BOV records €54.3m pretax profit in H1

BOV building in Attard. (source: Wikimedia Commons/Continentaleurope)

Last Updated on Thursday, 1 August, 2019 at 2:38 pm by Christian Keszthelyi

The Bank of Valletta Group (BOV) has recorded a profit before tax of €54.3m in the first six months of the year, representing a pretax annualised return on equity of 10.7%, according to a press statement issued by the group. The group said that income remains “stable” while costs rise as the bank enters transformation mode.

For the comparative period of the previous year, the Group registered a pre-tax profit of €13.5 million, which included a litigation loss provision of €75 million, the press statement adds.

Group operating income, which has remained at last year’s level, amounted to €127 million. Recurrent costs grew by 27% to €81m as compared to the same period a year earlier. BOV attributes the increasing costs chiefly to fees and expenses related to the ongoing transformation programme and on the substantial recruitment of resources in the group’s control functions. The impairment charge for the period is just under €1m, compared to reversals of €20 million booked for the corresponding period, the press statement adds.

Customer deposits grew by €223m to €10.6b by the end of the first half of the year as compared to December 2018. Net advances at amortised cost increased by €126m to €4.5b over the same period. Shareholders’ funds, comprising capital reserves, has topped the €1 billion mark for the first time in the Group’s history.

‘Full transformation mode’

BOV Chairman Deo Scerri underscored that the group is in a “full transformation mode” as BOV embarked on a two-year transformation programme, in agreement with its supervisors, with the assistance of two international consultancy firms.

“The aim is to ensure the long-term sustainability of the institution, by reducing the risk profile of the business model, strengthening capital buffers and enhancing the anti-financial crime framework. The increased costs reported in these results primarily reflect the costs of this programme. We do not see these costs as recurring overheads, but as a solid investment in the future,” Mr Scerri said.

“We are in the process of exiting a number of businesses and closing down a large number of higher-risk relationships, all of which naturally result in a loss of income. The situation is further impacted by heightened competition from non-traditional players and by the persisting low interest rate environment. Despite all this, the Group has managed to maintain the same income levels as last year. This shows the resilience of our core operations,” Mr Scerri added.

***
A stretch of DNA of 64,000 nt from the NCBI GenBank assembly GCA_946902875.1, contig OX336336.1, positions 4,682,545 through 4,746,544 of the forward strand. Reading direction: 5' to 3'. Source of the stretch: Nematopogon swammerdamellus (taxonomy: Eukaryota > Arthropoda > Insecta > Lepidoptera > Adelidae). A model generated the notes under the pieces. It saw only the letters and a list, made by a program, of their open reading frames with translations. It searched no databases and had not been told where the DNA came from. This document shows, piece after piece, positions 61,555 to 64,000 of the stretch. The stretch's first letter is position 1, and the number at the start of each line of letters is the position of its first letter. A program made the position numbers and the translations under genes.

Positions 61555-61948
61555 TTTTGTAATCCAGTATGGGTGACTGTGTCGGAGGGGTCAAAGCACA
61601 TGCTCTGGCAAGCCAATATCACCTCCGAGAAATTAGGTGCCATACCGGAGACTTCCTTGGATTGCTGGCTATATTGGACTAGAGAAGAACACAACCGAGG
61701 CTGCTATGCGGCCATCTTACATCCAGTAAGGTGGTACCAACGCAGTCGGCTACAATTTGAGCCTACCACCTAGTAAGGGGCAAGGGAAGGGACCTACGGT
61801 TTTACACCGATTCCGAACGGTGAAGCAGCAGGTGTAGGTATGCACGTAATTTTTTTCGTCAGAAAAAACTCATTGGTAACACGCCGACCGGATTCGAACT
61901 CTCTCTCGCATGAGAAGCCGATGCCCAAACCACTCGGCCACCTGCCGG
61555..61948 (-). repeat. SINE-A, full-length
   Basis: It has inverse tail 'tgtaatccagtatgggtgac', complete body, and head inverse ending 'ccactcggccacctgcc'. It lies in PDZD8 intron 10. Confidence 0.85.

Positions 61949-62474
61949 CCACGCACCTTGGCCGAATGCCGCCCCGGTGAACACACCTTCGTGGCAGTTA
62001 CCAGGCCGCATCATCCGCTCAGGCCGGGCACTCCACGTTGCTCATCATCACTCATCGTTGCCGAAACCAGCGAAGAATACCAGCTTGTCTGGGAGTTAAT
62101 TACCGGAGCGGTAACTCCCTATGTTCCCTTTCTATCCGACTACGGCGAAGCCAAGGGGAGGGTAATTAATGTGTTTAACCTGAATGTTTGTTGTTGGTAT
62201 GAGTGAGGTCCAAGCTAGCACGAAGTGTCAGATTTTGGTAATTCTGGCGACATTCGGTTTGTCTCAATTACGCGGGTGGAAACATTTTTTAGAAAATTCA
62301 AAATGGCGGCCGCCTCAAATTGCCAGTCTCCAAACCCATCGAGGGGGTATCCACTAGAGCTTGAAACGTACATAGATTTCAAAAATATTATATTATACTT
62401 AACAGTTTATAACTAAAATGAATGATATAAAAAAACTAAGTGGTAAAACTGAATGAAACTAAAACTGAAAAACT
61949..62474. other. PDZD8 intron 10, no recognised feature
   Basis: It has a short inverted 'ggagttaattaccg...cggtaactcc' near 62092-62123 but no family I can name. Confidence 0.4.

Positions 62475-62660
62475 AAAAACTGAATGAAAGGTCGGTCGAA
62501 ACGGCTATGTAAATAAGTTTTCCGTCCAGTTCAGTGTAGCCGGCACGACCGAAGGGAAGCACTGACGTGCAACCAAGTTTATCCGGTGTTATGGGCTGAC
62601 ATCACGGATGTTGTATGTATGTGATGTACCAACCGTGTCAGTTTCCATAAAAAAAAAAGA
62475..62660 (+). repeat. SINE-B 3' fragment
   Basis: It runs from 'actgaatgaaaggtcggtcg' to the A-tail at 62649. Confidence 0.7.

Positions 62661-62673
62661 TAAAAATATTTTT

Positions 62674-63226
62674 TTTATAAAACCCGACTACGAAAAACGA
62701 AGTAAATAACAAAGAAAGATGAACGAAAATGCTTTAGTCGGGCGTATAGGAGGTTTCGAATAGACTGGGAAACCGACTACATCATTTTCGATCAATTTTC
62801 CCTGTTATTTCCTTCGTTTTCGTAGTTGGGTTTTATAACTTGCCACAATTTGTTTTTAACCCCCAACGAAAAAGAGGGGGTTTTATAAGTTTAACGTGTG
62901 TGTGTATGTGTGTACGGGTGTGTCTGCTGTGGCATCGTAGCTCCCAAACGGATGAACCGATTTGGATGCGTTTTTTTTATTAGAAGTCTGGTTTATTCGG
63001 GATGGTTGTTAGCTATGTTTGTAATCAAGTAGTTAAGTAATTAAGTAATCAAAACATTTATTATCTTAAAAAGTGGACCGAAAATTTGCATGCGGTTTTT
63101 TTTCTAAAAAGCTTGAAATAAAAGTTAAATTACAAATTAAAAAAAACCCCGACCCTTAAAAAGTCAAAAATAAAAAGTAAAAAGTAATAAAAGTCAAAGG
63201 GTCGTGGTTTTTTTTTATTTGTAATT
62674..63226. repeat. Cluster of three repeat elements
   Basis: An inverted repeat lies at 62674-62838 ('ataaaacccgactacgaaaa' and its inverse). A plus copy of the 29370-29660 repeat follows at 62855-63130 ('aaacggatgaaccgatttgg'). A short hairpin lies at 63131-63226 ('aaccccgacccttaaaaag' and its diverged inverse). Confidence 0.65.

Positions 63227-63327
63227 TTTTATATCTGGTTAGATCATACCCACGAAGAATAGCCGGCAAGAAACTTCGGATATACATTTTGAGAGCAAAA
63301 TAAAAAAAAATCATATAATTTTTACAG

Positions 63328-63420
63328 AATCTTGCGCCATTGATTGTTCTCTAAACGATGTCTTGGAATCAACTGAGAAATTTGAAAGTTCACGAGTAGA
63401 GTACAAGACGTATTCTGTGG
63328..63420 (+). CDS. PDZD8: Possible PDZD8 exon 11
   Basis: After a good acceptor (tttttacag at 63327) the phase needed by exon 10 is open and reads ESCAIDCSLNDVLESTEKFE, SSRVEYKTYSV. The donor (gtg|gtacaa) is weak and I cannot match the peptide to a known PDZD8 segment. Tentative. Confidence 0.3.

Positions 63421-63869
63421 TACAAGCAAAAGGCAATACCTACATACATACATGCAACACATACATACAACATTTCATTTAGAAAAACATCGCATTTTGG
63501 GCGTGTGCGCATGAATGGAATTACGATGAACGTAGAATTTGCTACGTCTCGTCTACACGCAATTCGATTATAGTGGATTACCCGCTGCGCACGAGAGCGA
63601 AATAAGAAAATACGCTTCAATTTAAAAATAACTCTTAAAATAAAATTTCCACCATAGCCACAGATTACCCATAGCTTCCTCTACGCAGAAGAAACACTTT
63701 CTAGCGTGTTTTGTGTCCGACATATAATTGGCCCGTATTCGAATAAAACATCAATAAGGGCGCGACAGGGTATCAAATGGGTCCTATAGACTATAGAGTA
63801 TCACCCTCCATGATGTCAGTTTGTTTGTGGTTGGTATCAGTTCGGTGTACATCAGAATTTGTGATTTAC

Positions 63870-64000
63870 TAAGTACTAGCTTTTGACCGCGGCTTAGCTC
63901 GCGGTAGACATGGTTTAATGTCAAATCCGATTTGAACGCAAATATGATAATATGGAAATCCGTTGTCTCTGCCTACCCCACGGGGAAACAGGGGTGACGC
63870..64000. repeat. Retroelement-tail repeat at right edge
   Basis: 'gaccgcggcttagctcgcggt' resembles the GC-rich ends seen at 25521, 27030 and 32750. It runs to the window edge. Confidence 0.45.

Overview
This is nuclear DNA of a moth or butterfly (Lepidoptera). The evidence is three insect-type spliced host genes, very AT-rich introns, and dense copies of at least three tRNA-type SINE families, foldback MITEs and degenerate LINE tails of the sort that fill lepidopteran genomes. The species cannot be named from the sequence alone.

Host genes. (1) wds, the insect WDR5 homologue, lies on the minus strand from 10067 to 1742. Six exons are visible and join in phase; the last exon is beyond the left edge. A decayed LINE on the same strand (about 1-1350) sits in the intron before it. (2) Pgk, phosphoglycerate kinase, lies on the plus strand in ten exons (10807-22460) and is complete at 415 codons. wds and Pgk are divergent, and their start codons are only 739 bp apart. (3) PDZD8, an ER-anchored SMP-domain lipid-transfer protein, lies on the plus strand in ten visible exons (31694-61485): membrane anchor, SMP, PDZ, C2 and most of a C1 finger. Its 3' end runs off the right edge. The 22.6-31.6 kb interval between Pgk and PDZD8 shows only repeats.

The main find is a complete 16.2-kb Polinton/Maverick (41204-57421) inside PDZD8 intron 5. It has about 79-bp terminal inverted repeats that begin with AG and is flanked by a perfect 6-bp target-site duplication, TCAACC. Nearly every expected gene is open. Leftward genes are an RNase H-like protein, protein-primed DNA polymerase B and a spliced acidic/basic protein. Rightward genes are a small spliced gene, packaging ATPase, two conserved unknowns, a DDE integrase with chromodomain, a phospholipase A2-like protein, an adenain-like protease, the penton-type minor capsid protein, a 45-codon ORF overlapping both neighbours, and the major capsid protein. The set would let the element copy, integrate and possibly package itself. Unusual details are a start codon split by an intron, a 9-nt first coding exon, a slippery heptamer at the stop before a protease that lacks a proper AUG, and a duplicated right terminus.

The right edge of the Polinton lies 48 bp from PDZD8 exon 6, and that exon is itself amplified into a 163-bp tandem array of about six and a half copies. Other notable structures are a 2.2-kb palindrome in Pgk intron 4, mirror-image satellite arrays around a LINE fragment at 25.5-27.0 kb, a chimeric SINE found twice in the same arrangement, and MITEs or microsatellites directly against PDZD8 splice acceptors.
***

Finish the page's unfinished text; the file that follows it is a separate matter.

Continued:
S&P’s rating comes expected

Standard & Poor’s has lowered the long term credit rating for the bank BBB with a negative outlook, to BBB- with a stable outlook. Short term rating was revised from A-2 to A-3. S&P justified its decision by stating perceived weaknesses in BOV’s internal control frameworks and to the potential impact of ongoing litigation cases. S&P named BOV’s sound franchise, customer confidence and ample liquidity as being among its major strengths.

Chairman Scerri said S&P’s decision had not come unexpected, in view that the rating outlook had already been set as “negative” last year. The chairman said that the underlying factors for the lowered rating — the need for strengthening internal controls, government and oversight — are being addressed in the transformation programme.

In reference to BOV’s USD clearing situation, Mr Scerri announced that Raiffeisen Bank International had recently opened accounts denominated in US dollars for BOV. He added that BOV’s short term objective is to put into place the necessary mechanism to enable it to offer full USD services, assuring that the bank is on the verge of achieving this objective. The longer-term objective is that the bank will have access to a wider network of USD correspondents.

“The Board has chosen to retain its prudent stance and has resolved not to declare an interim dividend, with the aim of further strengthening the Bank’s capital buffers, especially in the context of its status as a systemically important institution. This is in line with our strategy of foregoing short term benefits in the interest of long term stability. The situation will be re-assessed at the year-end, in consultation with supervisory authorities,” Mr Scerri said.

Mr Scerri expressed his full confidence in BOV’s future as a strong, secure and profitable institution. “The ongoing transformation programme will result in a stronger and safer bank, that will continue to play a leading role in tomorrow’s economy while delivering fair and sustainable returns to its shareholders,” the chairman added.

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